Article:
18. MacSignal macrumors regular

    Joined:
    May 8, 2010
    #18
    The 13 will provide easier portability and better battery life. You can always add an external monitor if you decide you want more display area. If I were doing CS, I would think I would want a larger workspace for coding.

    The i5 15 is probably better prospect to have a useful four year life. If this has to be a four year machine, I think there is a greater chance that you are happier with the i5 in years three and four.
     
  19. dashcs macrumors regular

    Joined:
    Oct 2, 2009
    #19
    I would get the 15 inch.
    13 inch is too small to look at code all day.
    Besides if you get a 13 inch,most likely you wont touch it at school cause the screen size is alot smaller then the lab computers


    Also heres a tip.
    No matter the size of your notebook,13/15/17.Get a external monitor.
    Its the key.


    When your at home or at your dorm.Coding is so much easy with a external monitor.
    Where you do the main work on the computer screen and the lecture/examples/slides on the external monitor,it works great.
    Its a great combo.
     
  20. Vylen macrumors 65816

    Joined:
    Jun 3, 2010
    Location:
    Sydney, Australia
    #20
    I'm a recent Software Engineering graduate, and had 4 years to observe the trends with the rise of Macbook usage ;)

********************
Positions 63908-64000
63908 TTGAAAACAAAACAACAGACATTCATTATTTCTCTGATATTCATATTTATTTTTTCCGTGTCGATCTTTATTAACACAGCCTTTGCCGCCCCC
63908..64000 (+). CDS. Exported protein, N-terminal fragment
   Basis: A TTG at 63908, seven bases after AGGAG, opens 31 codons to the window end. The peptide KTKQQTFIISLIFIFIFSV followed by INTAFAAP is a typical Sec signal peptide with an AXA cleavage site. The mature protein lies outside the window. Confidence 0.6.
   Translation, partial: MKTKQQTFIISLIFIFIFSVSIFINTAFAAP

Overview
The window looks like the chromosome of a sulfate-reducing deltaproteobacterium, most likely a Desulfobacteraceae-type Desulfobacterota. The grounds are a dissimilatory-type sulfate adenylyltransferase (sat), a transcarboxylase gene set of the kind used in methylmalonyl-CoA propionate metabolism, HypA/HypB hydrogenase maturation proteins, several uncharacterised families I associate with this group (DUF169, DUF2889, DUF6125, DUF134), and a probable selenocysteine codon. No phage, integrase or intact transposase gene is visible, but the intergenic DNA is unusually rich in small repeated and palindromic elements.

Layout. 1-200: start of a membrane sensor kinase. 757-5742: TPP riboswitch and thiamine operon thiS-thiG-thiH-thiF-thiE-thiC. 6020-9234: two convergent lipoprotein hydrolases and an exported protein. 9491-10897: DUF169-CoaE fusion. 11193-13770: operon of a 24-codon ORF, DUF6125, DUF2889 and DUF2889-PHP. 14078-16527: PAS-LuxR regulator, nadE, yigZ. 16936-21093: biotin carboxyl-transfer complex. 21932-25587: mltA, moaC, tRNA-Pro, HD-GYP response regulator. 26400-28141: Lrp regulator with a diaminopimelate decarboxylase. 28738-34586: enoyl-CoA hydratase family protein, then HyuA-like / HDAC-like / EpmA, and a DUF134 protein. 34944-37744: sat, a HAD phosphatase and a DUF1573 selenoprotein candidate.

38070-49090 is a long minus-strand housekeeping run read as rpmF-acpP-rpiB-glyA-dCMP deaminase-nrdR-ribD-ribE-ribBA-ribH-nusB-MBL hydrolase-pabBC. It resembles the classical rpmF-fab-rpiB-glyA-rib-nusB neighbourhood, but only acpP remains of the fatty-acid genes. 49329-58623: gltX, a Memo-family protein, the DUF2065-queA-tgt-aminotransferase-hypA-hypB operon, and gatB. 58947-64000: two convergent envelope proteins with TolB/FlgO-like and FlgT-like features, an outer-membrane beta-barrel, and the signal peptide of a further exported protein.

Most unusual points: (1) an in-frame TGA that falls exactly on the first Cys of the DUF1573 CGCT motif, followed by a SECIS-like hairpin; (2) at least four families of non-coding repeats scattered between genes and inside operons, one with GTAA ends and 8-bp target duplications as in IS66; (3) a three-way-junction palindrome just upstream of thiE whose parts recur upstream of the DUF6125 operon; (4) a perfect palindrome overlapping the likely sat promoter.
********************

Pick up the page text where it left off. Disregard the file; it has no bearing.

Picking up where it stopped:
The more adept and eager programmers got a 15" laptop. And the "ordinary" programming folk got a 13" laptop.

    Although as the years went on, there was an increase in Dell laptops :p Especially the XPS units, haha
     
  21. Mac7 thread starter macrumors 6502a

    Mac7

    Joined:
    Jun 14, 2009
    #21
    ok besides the screen size, what about performance wise?
     
  22. Winni macrumors 68030

    Winni

    Joined:
    Oct 15, 2008
    Location:
    Germany.
    #22
    Both machines will be perfect, even if you end up running Windows or Linux on them. 64-Bit Windows 7 and 64-Bit Ubuntu 10.04 run awesome on Apple hardware.

    Apple has a decent 64-Bit Java VM built-into Snow Leopard, and Mono (C#.NET) also works very well on OS X. Since OS X is based upon the FreeBSD UNIX derivative, Python, PHP and Perl interpreters are part of the default installation of OS X, as is Apache. (Apache only needs to be activated, but you might need to do some fine tuning to get PHP and other scripting languages to work with the web server.)

    I think you will be very well off with an Apple notebook.
     
  23. Winni macrumors 68030

    Winni

    Joined:
    Oct 15, 2008
    Location:
    Germany.
    #23
    It will be more than fast enough for what you said you are going to do with it.

    When you need to do really heavy grunt work, you will be buying a Quad Core iMac or Mac Pro anyway. But the thing is that most people, even software developers, usually don't really need that sort of artillery on their desk. In the real industrial world, when you compile large projects, you will have dedicated build servers in the background that will handle the heavy load.
     
  24. Block macrumors 6502a

    Block

    Joined:
    Jun 28, 2007
    #24
    Definitely get a Mac. You can get the UNIX-feel that most of your classes will be based off of while still retaining access to the plethora of applications that are available. Besides, if you take some sort of UI class, they more often than not use iPhone programming, and you wouldn't want to be stuck in the lab/emulate OSX on your computer.

    Also get a MBP, if you play any sort of games the MB can barely handle anything. And shorter compile times = more free time (assuming you don't do it remotely)!
     
  25. Mac7 thread starter macrumors 6502a

    Mac7

    Joined:
    Jun 14, 2009
    #25
    This will be my main computer, how does the 13" handle bootcamp with windows 7?